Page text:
‘How to be a 20-Something’

by Ryan O’Connell

“Be really attractive. Your acne is gone, your face has matured without having wrinkles and everything on your body is lifted naturally. Eat bagels seven days a week, binge-drink and do drugs: you’ll still look like a babe. When you turn thirty, it’ll become a different story but that’s, like, not for a really long time.

Reestablish a relationship with your parents. You don’t live with them anymore (hopefully) so start to appreciate them as human beings with thoughts, flaws and feelings rather than soulless life-ruiners who won’t let you borrow their car.

Go from eating delicious food at your parents’ house to eating Ragu tomato sauce over Barilla noodles. Develop an eating disorder to save money.

Move into an apartment on the corner of Overpriced and Dangerous. Sleep on a bare mattress with an Ikea comforter. Your mother talks to you about buying a top sheet and a duvet cover but feel like you’re not mature enough to own something called “duvet.”

Read the New York Times piece, “What Is It About 20-Somethings?” Feel exposed and humiliated. Share it on your Facebook with the caption: “Um….” Your friends will comment “Too real” and that will be the end of that.

Work at a coffee shop but feel hopeful about your career in advertising, writing, whatever.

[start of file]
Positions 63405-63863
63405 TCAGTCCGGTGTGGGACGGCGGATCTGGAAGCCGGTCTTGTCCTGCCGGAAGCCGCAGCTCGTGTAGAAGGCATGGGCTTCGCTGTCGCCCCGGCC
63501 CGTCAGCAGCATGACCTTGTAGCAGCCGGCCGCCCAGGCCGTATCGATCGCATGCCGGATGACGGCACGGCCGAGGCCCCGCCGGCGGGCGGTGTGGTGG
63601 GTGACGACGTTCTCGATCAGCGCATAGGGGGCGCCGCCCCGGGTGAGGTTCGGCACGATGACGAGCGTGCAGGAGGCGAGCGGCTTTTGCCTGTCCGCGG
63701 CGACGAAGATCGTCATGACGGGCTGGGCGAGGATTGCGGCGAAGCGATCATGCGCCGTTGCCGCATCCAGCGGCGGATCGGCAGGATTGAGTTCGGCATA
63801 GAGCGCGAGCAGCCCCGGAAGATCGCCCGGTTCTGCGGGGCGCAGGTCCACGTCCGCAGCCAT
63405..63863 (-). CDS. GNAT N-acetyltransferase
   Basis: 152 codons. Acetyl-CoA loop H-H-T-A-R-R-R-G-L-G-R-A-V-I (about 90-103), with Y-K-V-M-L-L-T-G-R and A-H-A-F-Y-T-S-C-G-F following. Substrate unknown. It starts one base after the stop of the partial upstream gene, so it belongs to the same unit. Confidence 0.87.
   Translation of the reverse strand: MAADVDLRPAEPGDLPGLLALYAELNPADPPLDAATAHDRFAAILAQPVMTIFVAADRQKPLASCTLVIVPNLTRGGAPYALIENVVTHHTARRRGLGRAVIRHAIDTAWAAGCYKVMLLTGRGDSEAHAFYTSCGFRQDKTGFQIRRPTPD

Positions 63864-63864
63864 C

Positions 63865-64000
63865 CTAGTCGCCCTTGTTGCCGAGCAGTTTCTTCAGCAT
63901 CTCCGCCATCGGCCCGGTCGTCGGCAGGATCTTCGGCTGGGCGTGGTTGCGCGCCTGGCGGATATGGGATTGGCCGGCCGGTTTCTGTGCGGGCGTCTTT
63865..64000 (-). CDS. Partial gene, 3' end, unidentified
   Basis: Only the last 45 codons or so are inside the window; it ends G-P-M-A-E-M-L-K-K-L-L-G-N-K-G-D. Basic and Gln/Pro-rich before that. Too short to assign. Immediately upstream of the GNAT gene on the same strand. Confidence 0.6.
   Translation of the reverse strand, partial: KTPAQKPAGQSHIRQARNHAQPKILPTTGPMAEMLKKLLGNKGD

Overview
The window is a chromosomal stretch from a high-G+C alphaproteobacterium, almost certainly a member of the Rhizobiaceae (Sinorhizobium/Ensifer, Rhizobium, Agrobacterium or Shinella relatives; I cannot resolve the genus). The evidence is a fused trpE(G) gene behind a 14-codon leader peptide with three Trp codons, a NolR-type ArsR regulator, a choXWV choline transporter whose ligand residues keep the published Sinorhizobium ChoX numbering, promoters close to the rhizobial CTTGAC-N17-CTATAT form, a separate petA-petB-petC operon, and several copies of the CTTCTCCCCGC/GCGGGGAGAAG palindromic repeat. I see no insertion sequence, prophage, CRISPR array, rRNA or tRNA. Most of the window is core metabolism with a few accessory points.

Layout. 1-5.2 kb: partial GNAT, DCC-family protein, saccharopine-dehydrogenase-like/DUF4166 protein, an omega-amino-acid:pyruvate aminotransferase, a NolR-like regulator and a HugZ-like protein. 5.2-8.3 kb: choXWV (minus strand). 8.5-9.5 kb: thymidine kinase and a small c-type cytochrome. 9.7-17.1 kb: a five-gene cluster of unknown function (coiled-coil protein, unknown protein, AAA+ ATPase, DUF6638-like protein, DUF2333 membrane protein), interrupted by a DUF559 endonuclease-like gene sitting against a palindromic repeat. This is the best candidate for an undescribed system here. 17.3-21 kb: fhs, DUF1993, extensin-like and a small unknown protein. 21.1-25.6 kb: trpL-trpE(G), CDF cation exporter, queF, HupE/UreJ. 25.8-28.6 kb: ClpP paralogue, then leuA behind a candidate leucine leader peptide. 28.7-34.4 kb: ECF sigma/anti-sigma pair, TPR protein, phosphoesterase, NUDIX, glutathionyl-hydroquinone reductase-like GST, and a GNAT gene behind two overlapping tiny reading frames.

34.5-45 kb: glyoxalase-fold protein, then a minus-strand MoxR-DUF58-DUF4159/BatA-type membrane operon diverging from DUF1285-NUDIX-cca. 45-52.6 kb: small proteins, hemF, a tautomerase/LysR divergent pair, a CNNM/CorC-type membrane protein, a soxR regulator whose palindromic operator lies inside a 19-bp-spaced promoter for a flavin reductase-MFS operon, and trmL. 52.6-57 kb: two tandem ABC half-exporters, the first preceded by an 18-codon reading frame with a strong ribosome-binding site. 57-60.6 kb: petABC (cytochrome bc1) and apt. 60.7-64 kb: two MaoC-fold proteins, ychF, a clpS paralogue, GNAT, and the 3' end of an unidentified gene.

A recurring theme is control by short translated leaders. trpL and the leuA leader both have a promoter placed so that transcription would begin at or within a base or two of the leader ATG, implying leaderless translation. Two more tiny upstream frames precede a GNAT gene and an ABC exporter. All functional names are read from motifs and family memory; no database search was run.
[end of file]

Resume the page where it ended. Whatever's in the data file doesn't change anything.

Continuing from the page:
Remember that you’re young and that the world is your oyster. Everything is possible, you still have so much to see and hear. You went to a good school and did good things. Figure if you’re not going to be successful, who the hell is?

Date people who you know you’ll never be able to love. See someone for three months for no other reason than because it’s winter and you want to keep warm by holding another body.

Date a Republican just so you can say you dated a Republican.

Eventually all these nobodies will make you crave a somebody. Have a real relationship with someone. Go on vacations together, exchange house keys, cry in their arms after a demoralizing day at work. Think about marrying them and maybe even get engaged. Regardless of the outcome, feel proud of yourself for being able to love someone in a healthy way.

Start your twenties with a lot of friends and leave with a few good ones. What happened? People faded away into their careers and relationships. Fights were had and never resolved. Shit happens.

Think of yourself at twenty and hanging out with people who didn’t mean a thing to you. Think about writing papers, about being promiscuous, about trying new things. Think of yourself now and your face looking different and your body feeling different and how everything is just different.

Form the habits that will stick with you forever. Drink your coffee with two sugars and skim milk every morning. Buy a magazine every Friday. Enjoy spending money on candles, smoke pot on Saturdays, watch the television before bed.

Move into a bigger apartment on the corner of Mature and Gentrification and finally buy a duvet cover. Limit your drug-use. If you find yourself unable to do so, start to wonder if you have a problem.

Have your parents come to your place for Christmas. Set the table, make the ham, wear a sophisticated outfit, This will all mean so much at the time.

Think about having children when you stop acting like a child. This may not ever happen.
Maybe this is assuming too much. Maybe this is generalizing. Maybe society uses age as an unrealistic marker for growth. Maybe. Still feel the anxiety on your 30th birthday and think to yourself, ‘Oh shit, I’m no longer a 20-something.’”

I Will Try Not to Lose Faith in Me

“You need to love yourself more and in the first time in my life, I don’t mean masturbation.” -T.H.